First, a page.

A big call was made a few years back. A huge call. Rallying’s junior ladder was broken, missing a critical piece.
The gap between R5 and R2 had become less of a step and more of a vast chasm. Time after time, drivers trying to make the step up failed to make the grade.
Thus came the Rally3; a new set of technical regulations for an entry-level four-wheel-drive car. And 2022 was the ultimate test of whether it would work or fail – after a bit of a year of sporadic appearances in various championships, the Ford Fiesta Rally3 became the backbone of Junior WRC.
Now comes the time for its newly crowned champion to take the big step up.
Robert Virves, fresh off the back of winning the title in Greece despite going into the finale third in the standings, wasn’t going to wait until next year to see how he’d cope with the step up to Rally2. Home was calling.
Saaremaa Rally, the Estonian championship finale, was the perfect opportunity to indulge in a step up to see how much Virves developed since the last time he’d sampled similar equipment a year earlier.
He’d been outclassed by more experienced Estonians like Ken Torn and Georg Linnamäe the last time he’d stepped up. Not this time. He was the fastest man in Saaremaa, period.
Egon Kaur, a regular on the northern European rounds of WRC2, may have won by 7.8s. But Virves had been leading until a slow puncture set him back – and the time lost on that stage was larger than Kaur’s margin of victory.
“That was the best part; it’s my home rally but Egon has been driving these roads many more times and there were some stages I hadn’t driven at all, so it was quite like a sprint rally,” Virves told DirtFish.
“It was quite close, which was quite frustrating. But overall, I’m happy because I was the only guy with an older spec of Škoda, so I think we had a really nice pace.”
That’s not the same level of benchmark as going up against Andreas Mikkelsen in WRC2, of course. But the night-and-day difference between stepping up to Rally2 after a year in Rally3, compared to going straight there from two-wheel-drive machinery, is giving Virves reason to be optimistic that he won’t hit the same dead end as many before him.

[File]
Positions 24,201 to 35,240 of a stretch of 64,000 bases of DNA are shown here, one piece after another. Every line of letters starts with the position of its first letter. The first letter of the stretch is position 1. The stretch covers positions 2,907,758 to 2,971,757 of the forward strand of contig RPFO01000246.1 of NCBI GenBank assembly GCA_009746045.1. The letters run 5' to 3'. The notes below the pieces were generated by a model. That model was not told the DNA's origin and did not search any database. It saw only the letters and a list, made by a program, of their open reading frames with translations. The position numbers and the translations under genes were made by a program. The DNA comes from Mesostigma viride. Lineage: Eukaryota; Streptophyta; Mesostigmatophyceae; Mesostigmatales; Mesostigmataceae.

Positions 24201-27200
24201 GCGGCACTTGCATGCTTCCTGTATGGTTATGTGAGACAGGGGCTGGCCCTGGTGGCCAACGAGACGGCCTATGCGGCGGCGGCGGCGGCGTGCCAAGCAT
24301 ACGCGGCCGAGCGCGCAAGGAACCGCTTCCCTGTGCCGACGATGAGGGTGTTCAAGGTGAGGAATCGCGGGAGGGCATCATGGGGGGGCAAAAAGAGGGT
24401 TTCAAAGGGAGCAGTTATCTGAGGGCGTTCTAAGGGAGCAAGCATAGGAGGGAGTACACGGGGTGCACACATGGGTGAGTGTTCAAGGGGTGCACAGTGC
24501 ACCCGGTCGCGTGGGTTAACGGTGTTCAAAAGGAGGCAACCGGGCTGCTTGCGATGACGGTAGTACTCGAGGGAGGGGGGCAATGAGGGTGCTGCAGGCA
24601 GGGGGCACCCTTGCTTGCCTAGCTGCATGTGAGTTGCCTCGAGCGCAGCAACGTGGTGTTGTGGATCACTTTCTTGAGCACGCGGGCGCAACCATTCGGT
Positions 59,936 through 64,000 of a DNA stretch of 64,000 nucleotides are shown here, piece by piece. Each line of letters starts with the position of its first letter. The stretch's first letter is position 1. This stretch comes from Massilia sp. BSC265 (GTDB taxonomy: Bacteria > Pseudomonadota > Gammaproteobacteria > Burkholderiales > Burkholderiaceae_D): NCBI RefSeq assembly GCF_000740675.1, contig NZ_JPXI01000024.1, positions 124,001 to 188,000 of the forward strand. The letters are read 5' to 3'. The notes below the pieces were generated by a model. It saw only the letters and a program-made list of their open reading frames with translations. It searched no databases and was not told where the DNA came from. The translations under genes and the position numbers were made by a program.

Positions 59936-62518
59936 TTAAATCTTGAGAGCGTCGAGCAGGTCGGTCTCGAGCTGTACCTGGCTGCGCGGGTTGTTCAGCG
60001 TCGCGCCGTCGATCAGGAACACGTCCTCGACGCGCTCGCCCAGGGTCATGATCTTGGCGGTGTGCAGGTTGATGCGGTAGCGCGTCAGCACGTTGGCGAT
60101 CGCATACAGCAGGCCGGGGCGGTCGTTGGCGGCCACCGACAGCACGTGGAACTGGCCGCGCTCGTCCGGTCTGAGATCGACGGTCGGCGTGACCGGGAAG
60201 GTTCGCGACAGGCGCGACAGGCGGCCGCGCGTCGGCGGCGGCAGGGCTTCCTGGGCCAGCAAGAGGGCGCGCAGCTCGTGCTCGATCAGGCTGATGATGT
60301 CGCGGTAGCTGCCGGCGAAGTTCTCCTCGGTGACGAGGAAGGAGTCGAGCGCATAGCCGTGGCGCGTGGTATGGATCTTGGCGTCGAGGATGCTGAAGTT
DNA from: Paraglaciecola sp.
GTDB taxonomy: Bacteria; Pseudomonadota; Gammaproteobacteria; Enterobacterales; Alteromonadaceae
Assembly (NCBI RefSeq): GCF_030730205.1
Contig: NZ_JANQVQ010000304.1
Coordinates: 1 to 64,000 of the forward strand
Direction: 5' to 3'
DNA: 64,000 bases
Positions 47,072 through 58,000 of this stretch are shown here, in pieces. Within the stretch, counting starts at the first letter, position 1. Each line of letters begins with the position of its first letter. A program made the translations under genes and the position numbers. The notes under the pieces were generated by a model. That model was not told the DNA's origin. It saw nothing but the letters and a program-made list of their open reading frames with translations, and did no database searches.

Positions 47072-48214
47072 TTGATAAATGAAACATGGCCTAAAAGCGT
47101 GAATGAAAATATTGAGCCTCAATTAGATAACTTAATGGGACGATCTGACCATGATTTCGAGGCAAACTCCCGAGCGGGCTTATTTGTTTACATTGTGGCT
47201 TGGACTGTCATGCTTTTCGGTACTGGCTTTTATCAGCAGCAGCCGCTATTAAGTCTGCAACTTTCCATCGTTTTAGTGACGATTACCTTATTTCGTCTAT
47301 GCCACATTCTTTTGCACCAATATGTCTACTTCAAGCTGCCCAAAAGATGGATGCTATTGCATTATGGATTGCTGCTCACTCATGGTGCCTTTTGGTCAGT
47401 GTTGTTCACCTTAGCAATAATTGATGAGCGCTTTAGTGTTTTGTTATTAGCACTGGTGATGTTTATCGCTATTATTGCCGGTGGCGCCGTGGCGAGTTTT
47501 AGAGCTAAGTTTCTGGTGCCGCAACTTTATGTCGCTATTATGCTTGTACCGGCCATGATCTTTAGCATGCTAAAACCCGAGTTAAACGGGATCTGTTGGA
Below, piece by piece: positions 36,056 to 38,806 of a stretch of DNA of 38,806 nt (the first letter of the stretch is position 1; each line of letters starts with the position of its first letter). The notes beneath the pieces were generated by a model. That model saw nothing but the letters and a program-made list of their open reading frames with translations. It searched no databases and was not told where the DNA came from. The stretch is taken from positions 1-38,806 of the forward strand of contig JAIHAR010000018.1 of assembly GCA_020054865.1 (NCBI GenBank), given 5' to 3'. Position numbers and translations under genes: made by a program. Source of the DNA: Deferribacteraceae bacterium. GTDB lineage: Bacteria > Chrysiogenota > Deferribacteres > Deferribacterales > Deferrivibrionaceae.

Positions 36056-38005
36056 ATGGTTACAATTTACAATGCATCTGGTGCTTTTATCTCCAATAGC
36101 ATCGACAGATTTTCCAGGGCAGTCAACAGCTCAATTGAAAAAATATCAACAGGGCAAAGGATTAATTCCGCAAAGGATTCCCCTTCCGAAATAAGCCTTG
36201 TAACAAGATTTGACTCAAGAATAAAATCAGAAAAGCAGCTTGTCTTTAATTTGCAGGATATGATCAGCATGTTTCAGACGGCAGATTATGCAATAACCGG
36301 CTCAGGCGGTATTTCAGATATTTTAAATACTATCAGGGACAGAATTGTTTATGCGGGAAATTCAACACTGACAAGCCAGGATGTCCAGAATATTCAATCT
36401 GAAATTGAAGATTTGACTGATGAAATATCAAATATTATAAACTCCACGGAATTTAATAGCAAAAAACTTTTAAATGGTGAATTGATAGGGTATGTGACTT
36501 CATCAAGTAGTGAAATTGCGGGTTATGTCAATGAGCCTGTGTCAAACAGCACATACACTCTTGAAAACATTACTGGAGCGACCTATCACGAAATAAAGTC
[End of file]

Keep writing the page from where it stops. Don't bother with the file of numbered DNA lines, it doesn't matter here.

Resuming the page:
I definitely felt [sic] why the Rally3 was made. That was the point, to make the step easier to Rally2
Those times he’d tried out the Hyundai i20 R5 and Volkswagen Polo GTI R5, only to fall short of the leading pace, are history now.
“There’s nothing to compare. It was completely different,” he says of his step up to the Fabia for Saaremaa.
“The season with the Rally3 has been a really big help. I definitely felt [sic] why the Rally3 was made. That was the point, to make the step easier to Rally2.
“When we had to go from Rally4 to Rally2, it was kind of stupid. It’s too big a step and you can’t make it work with one pre-event test and then go to race. So definitely the feeling this year was much better. I was quite well prepared already by driving the Rally3.”
Next season remains somewhat up in the air. Virves has four WRC2 rounds guaranteed in an M-Sport Fiesta Rally2 as a prize for winning this year’s Junior crown – with a tidy discount if he wants to add two more rounds in a Fiesta to his program.
But he’s still got the post-season to figure out before knowing what 2023 looks like.
“It’s been crazy,” said Virves. “I’ve had my home rally now and I’m trying to figure out things for next season. I have a party with all the sponsors next week.
“I’m going to have an evening with Margus Kiiver; he’s an Estonian sports radio host specializing in rallying, so he’ll be hosting the evening. It’ll be fun.”
“I haven’t really got to directly work on the next season yet. Budget-wise I’m trying to make a plan to present to the sponsors. I’m still working on that part but I think I’m more optimistic than pessimistic.
“I hope it will work out and I will get to do a proper season.”
There is still the question mark of whether the Fiesta Rally2 can live with the Fabia and Polo – especially with Škoda launching its fourth Rally2 evolution of the Fabia, the RS, ahead of next season.
But what Virves’ star turn at home suggests is that he might hit the ground running in 2023. And that the FIA’s Rally3 gambit might be on the cusp of paying off.